WHYN-FM

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WHYN-FM
WHYN-FM logo.png
City of license Springfield, Massachusetts
Branding Mix 93.1
Slogan The Pioneer Valley's Hit Music
Frequency 93.1 MHz
Format Hot Adult Contemporary
ERP 8,900 watts, Stereo
HAAT 305 meters
Class B
Facility ID 55758
Transmitter coordinates 42°14′28.33″N 72°38′54.32″W / 42.2412028°N 72.6484222°W / 42.2412028; -72.6484222
Callsign meaning see WHYN (AM)
Former callsigns WHFM (1985-1987)
Owner Clear Channel
(CC Licenses, LLC)
Webcast Listen Live
Website www.mix931.com

WHYN-FM (Mix 93.1) is a hot adult contemporary radio station broadcasting from Springfield, Massachusetts. It is owned by Clear Channel Communications. WHYN-FM broadcasts from Mount Tom in Holyoke, Massachusetts, and can be heard as far south as south central Connecticut. Aside from a period between 1985 and 1987 when the call sign was WHFM, the station has had the call sign WHYN-FM since it signed on.

History[edit]

WHYN-FM simulcast their AM station (see WHYN) during the early sixties. In the mid-sixties, WHYN-FM began separate programming than their rock and roll AM counterpart. The format chosen, which had similarities to Muzak, was what was known as MOR (Middle of the road) music and was syndicated as "Format 44" around the country. The DJs played sets of music followed by a stop-set (commercial break) and then announcing what was heard. Unlike the rock and roll formats of the era, the musical introductions of songs were not talked over and there was usually a little dead air between the songs. The jingles used on the air were mainly lengthy cuts provided by Pepper-Tanner (now TM Studios), and in 1974, WHYN-FM was the pilot station for William B. Tanner's "Easy Going" jingle series. WHYN's long-time morning team consisted of Frank Knight and news man Ron Russell (DeMatteo). A number of other radio personalities worked on the station including Dave Mack, Bob Holland (a/k/a Holland Cooke), Rich Roy (later on WHYN) and others.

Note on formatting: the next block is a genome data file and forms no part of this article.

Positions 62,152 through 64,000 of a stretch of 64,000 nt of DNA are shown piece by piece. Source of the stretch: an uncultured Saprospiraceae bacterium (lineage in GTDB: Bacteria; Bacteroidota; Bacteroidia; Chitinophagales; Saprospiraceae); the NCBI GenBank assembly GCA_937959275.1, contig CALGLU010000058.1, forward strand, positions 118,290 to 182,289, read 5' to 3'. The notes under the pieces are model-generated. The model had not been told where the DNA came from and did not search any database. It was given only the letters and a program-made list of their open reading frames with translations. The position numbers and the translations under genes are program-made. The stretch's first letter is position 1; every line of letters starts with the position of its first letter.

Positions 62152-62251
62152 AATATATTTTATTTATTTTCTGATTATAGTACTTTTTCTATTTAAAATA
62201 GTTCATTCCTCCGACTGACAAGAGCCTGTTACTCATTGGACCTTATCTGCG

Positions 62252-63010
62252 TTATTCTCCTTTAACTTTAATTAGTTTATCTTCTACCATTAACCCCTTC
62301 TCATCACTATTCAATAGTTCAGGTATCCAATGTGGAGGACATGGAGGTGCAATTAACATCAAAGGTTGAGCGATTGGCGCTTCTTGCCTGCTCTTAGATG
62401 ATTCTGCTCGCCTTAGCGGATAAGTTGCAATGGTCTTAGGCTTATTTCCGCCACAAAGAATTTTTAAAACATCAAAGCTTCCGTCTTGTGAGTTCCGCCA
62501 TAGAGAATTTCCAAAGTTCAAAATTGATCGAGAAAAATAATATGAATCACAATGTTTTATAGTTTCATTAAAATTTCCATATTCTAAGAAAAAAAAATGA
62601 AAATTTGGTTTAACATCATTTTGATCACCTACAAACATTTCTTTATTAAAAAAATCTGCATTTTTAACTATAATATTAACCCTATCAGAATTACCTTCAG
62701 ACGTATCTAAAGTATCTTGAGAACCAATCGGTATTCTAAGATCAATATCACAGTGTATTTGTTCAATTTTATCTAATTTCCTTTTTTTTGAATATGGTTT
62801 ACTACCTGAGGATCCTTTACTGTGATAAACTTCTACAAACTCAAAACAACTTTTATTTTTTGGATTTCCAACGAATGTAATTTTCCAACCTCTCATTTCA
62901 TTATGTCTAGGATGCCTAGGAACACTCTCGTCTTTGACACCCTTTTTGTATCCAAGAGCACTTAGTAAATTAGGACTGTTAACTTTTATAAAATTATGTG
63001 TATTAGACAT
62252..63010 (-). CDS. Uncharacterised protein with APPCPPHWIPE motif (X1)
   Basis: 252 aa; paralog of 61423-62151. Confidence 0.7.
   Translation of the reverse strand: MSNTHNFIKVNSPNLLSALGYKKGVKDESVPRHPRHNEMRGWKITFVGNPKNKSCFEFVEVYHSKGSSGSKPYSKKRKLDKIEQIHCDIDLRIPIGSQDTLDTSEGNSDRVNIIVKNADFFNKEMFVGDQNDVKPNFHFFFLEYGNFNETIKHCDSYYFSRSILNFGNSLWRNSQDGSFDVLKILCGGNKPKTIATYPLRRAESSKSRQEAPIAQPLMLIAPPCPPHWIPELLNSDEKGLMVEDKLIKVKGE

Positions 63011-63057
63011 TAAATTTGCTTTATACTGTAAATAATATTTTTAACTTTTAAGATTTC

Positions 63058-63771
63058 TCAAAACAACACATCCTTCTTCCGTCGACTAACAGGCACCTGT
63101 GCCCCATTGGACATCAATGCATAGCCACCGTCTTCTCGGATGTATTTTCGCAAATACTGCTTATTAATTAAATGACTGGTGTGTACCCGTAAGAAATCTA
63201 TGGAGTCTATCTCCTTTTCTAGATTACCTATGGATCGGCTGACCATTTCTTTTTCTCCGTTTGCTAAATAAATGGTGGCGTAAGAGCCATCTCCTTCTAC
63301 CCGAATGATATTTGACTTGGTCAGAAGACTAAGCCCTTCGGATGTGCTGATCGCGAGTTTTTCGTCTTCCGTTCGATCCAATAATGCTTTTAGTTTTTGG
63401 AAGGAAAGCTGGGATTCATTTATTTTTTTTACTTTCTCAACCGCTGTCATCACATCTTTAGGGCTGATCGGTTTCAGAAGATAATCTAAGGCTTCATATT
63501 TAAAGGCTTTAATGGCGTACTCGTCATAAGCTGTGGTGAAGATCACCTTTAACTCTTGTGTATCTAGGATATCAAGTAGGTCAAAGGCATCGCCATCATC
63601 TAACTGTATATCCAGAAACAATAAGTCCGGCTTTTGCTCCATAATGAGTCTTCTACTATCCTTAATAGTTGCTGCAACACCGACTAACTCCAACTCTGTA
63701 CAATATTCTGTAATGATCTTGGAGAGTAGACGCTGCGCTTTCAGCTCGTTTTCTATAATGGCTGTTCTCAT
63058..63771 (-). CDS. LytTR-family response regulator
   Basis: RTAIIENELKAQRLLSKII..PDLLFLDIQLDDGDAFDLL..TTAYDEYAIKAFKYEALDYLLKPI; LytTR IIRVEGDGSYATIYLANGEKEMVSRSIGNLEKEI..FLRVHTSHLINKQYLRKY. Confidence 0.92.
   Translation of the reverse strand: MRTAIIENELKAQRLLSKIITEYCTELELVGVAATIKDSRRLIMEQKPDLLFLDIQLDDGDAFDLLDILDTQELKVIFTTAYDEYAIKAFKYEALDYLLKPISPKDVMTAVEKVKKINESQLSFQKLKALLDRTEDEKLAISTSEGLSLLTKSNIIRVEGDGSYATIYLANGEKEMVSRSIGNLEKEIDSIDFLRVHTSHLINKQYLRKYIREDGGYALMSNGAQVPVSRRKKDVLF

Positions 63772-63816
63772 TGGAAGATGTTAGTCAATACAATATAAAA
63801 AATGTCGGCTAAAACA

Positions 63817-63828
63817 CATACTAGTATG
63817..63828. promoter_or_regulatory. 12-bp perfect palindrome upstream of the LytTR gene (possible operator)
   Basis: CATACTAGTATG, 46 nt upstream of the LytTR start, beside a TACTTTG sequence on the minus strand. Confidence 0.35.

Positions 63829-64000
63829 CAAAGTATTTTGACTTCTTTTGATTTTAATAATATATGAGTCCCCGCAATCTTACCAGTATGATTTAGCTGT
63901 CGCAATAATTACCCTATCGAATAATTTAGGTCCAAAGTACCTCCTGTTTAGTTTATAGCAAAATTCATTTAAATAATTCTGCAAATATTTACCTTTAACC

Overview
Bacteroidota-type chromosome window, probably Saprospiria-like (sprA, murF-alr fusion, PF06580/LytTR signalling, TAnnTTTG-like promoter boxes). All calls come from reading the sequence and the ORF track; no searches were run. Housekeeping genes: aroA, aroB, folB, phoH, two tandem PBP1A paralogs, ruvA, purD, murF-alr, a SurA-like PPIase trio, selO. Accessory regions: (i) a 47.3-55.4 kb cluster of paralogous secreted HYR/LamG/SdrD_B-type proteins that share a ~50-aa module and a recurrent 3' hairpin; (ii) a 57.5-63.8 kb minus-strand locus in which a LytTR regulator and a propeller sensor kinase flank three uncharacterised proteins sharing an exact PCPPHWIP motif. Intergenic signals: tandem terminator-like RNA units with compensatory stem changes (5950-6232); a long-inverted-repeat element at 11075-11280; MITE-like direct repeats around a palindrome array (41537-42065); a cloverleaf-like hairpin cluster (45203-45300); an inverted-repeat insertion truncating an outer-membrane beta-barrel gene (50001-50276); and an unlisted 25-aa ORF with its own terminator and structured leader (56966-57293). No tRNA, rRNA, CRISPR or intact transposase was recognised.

WHYN-FM continued to program a "Beautiful music" format late into the seventies. After being purchased by Affiliated Communications, the station's format was switched to a more Adult Contemporary music format geared towards the 18–54 female demographics. At that point, Frank Knight and Ron Russell exited to be the morning team on Lapin Communications WMAS (now WHLL) for their Music Of Your Life format.

In the mid-eighties, WHYN-AM-FM was sold to R&R Broadcasting. The decision was made, by Group Program Director Alan Anderson, to change the call letters to WHFM and program a soft AC format and gear their programming to the general Hartford/Springfield Market in hopes of gaining listeners to the south. The IDs at the top of the hour quietly stated the Springfield city of license and the concept was that the station was THE GIANT, a mythocal entity broadcasting down to all of the people. After several months, it became obvious this approach was not working. Larry Caringer, hired by Anderson as Assistant program director and Mornings was given the reins as PD. With Mary Ferrero as Music Director, the two fashioned a blend of Rock and Pop and within one rating period, WHFM was number one in the 18–49 demographic. "Caringer and Friends" was the number one morning show in Springfield.